In the late sixties and early seventies of the last century Second Reformed Church still had evening worship every Sunday. As organist for the church, I was on the bench twice every Sunday. There was a series of evening services devoted to discussions, not just sermons, and one of those series focused on race relations. Discussion was encouraged and, for a church accustomed to sermons, was not very spontaneous. I don’t remember a lot of what got voiced until one evening when an immigrant Dutchman stood up to assert that apartheid was THE answer, and South Africa was the one place on the globe that had it right. I was too shocked to reply, and intimidated as the newbie, and there because I was hired to be at that. I still regret, however not having the fortitude to speak out. That was 50 or so years ago and the memory still stings.

    Thank you, Steve, for your post!
    Davis Folkerts

  • George E says:

    Great story, and an inspiring one. Thanks for sharing!

  • Jim Schaap says:

    What a wonderful gathering of memories. Thanks for remembering and writing and giving them to the rest of us.

  • Mark William Ennis says:

    Thank you for sharing this, Steve. My family was on the other end of this, not trusting King and knowing that “‘they’ are better off living with their own kind.”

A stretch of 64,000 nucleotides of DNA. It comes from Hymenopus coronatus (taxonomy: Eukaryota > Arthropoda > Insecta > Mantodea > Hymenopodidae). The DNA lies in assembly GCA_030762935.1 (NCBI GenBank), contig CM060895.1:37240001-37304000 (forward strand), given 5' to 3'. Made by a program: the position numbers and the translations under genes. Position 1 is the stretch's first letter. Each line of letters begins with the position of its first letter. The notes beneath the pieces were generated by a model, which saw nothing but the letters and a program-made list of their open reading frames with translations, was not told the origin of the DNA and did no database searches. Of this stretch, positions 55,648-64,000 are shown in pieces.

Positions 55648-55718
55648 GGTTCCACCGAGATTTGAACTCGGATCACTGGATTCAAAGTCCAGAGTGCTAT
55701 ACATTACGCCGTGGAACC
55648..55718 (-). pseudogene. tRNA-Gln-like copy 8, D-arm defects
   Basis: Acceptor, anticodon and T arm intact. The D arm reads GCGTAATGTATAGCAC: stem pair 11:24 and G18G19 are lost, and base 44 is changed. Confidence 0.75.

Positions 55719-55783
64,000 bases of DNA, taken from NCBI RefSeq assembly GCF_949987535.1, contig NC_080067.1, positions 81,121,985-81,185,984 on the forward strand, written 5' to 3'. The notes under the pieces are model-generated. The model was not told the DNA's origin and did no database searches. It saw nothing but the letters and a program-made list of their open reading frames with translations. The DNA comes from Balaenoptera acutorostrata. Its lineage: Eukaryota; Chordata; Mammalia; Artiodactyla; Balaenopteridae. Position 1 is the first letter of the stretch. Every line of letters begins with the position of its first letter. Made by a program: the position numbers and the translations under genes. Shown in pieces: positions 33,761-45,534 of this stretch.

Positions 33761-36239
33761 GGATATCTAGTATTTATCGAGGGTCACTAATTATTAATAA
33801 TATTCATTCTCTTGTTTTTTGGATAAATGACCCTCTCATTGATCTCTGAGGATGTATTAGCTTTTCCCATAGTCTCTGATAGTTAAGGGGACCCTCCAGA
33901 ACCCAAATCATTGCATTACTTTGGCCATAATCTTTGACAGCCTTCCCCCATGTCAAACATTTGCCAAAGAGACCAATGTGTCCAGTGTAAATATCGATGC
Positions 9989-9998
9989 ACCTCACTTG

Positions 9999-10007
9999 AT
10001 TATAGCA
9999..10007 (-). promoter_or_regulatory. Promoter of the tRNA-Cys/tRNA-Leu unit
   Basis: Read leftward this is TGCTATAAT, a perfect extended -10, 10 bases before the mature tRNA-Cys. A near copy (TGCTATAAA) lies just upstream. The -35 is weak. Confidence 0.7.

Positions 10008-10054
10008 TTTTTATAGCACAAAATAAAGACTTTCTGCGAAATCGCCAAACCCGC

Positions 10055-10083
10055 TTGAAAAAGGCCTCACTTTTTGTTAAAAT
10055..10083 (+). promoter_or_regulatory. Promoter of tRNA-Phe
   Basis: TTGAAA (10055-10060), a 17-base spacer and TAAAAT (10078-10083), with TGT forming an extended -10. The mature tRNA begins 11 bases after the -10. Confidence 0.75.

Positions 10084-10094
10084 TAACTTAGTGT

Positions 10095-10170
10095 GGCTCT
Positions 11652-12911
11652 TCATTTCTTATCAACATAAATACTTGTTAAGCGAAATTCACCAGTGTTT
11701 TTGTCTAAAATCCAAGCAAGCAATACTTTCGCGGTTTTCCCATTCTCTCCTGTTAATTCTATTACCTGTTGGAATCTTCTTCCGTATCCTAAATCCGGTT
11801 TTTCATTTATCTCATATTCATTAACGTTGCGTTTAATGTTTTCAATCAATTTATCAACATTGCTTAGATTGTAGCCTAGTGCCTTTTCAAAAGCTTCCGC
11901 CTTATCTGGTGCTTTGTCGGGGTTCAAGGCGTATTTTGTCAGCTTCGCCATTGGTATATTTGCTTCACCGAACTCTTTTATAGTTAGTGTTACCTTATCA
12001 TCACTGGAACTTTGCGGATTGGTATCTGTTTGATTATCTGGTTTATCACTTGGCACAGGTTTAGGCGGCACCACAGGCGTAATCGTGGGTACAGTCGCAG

• Marilyn Norman says:

    I knew your parents at Third Church, Holland. It’s good to remember them after reading this excellent article. Thanks

  • Dick M. Stravers says:

    Sadly, racism is everywhere, isn’t it? When I was a child, our family would travel 45 miles west to Des Moines, Iowa, each August to buy new jeans for the upcoming school year. That was the only time in the entire year that we would see African Americans. We stared like mad. My mom (wonderfully loving in most every way) would even say, “Look at all of them darkies.” We kids weren’t even aware of how racist a comment that was, nor was my mom. When I was grown up and serving my first pastorate in Cleveland, Ohio, a saintly PhD said to me one day, “Rev. Stravers, don’t you think it’s time you preach a sermon about racism?” I followed his advice, with too little love in my heart I must admit. During the coffee hour afterward, a very angry member shoved me into the church kitchen saying, “I need to talk to you.” He didn’t talk; he shouted. Our son even feared that he would kill me. Today, that man is in the very presence of Jesus where racism is no more. Praise God!